Sri Lanka squad Kumar Sangakkara (capt, wk), Muttiah Muralitharan, Sanath Jayasuriya, Tillakaratne Dilshan, Mahela Jayawardene, Chamara Silva, Angelo Mathews, Ajantha Mendis, Nuwan Kulasekara, Thilan Thushara, Lasith Malinga, Isuru Udana, Farveez Maharoof, Jehan Mubarak, Indika de Saram.

Pitch and conditions

Trent Bridge hosted India and Bangladesh on Saturday and there were 335 runs and 13 wickets, so the pitch has something for everyone. The weather is expected to improve with light showers on Monday, but the top temperature will be a chilly 14C.

Stats and Trivia

  • Brett Lee's figures of 1 for 56 were the most expensive by an Australian in Twenty20, and the 27 runs Chris Gayle took off one of his overs was the fourth-most in the format's history
  • Australia are in their worst losing streak in Twenty20, with the four-game winless run beating their two consecutive defeats to India in 2007
  • In the teams' only previous encounter, Australia won by 10 wickets after dismissing Sri Lanka for 101


"We were just a bit sloppy. Coming into game we had spoken about making sure we get the first over of each innings right but, as it turned out, we lost two early wickets while batting and gave away a lot off our first over as well."
Ricky Ponting after the defeat at The Oval

"The newcomers to the team bring the X-factor but the senior players have to make all the difference because they have to be the match winners."
Kumar Sangakkara, Sri Lanka's captain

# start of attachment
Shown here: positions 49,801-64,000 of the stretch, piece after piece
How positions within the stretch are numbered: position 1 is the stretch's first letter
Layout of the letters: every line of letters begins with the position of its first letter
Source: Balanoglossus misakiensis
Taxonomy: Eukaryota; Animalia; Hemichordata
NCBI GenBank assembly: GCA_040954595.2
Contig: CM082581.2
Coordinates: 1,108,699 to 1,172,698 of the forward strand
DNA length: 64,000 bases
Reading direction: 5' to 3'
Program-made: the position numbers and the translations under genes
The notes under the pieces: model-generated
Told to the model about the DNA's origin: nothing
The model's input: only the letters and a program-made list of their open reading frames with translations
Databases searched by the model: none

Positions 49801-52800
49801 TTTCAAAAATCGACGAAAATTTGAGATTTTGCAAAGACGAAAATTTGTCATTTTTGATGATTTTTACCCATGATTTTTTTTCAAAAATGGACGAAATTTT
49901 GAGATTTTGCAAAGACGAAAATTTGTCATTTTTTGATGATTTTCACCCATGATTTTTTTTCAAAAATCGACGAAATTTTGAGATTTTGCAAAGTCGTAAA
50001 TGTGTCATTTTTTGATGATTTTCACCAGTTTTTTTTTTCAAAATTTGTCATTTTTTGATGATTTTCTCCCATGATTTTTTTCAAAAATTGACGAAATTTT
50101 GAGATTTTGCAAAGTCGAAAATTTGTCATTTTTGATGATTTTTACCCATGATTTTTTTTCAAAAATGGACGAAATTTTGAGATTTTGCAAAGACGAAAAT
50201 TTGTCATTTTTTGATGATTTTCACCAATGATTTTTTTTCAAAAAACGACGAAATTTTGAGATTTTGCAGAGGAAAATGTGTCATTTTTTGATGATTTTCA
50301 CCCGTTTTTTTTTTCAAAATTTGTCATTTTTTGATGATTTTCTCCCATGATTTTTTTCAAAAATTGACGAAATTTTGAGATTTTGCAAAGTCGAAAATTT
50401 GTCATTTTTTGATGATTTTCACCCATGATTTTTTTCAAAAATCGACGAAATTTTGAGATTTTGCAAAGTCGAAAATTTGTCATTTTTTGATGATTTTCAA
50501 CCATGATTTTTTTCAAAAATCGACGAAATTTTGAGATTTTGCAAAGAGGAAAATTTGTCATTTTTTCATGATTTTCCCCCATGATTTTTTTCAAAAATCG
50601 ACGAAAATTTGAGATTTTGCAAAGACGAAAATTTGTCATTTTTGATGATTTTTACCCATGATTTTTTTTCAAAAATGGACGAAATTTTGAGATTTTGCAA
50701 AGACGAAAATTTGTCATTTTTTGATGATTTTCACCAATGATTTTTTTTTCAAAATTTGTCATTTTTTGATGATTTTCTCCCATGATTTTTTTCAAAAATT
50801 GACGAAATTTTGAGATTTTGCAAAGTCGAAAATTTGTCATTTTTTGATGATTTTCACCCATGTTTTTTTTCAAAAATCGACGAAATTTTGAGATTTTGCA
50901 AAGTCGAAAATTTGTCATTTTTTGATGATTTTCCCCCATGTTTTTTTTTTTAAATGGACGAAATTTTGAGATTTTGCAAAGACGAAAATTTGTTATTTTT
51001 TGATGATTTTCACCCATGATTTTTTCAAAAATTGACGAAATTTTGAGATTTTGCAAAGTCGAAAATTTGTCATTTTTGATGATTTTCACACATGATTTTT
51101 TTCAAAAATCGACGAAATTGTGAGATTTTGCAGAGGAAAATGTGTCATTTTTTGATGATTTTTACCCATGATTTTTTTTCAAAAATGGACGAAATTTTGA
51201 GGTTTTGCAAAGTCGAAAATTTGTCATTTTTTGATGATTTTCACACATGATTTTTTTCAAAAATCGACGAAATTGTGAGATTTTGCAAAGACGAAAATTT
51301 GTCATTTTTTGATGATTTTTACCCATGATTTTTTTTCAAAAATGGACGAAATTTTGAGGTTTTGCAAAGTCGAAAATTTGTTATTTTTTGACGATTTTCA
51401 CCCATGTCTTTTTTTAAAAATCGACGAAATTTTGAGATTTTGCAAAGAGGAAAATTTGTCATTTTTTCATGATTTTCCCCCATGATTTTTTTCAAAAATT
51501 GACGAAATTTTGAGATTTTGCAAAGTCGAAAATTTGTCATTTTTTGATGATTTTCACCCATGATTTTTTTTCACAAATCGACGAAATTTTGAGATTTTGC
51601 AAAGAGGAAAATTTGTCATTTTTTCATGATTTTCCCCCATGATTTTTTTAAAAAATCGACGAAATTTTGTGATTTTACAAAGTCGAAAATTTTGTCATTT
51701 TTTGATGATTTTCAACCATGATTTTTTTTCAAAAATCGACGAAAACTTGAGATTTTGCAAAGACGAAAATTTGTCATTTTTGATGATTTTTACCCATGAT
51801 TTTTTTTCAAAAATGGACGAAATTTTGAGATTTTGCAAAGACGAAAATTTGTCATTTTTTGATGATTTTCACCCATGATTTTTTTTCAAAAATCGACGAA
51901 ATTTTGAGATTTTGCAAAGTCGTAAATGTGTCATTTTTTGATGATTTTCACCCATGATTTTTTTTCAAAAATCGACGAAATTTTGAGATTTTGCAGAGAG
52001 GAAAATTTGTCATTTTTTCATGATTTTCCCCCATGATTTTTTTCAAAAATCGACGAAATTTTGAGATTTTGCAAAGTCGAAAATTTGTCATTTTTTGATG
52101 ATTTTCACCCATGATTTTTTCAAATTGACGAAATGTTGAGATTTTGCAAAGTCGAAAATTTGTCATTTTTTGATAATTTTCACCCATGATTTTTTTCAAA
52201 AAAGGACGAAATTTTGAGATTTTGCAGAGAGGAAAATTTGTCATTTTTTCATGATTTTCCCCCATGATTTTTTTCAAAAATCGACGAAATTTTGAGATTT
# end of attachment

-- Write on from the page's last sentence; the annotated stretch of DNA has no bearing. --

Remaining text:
de Villiers and South Africa crush Scotland

South Africa produced an ominously clinical performance to send Scotland packing in the ICC World Twenty20, beating them by the second highest margin in this format of 130 runs. AB de Villiers cracked a classy and authoritative 79 from just 34 in South Africa's 211 for 5, the highest total of the tournament so far, before Dale Steyn and Johan Botha tore through Scotland who were rolled for 81, the seventh-lowest Twenty20 total.

AB de Villiers goes downtown, Scotland v South Africa, ICC World Twenty20, The Oval, June 7, 2009
AB de Villiers scorches another siix

This was a champion performance from one of the tournament favourites. Unlike England, who were out-thought and out-played by Netherlands in the opening match, South Africa asserted themselves from the outset to lay bare Scotland's technical flaws, not to mention their lack of experience.

Chasing a daunting 212, Scotland were reduced to a hopeless 50 for 6 at the halfway point. Steyn knocked over Ryan Watson and Colin Smith (his second first-ball duck in as many days) while Wayne Parnell removed Gavin Hamilton, who decided to open the innings. Steyn rarely reached his top pace, but he needn't have: he was quick and menacing enough to sound a warning to the other teams in the tournament. Kyle Coetzer briefly stood in South Africa's way, the only Scotland batsman to take them on, smiting Albie Morkel over long-on for two sizeable sixes to give a hearty and patriotic crowd something to cheer, but these were the last desperate runs of an innings already terminated.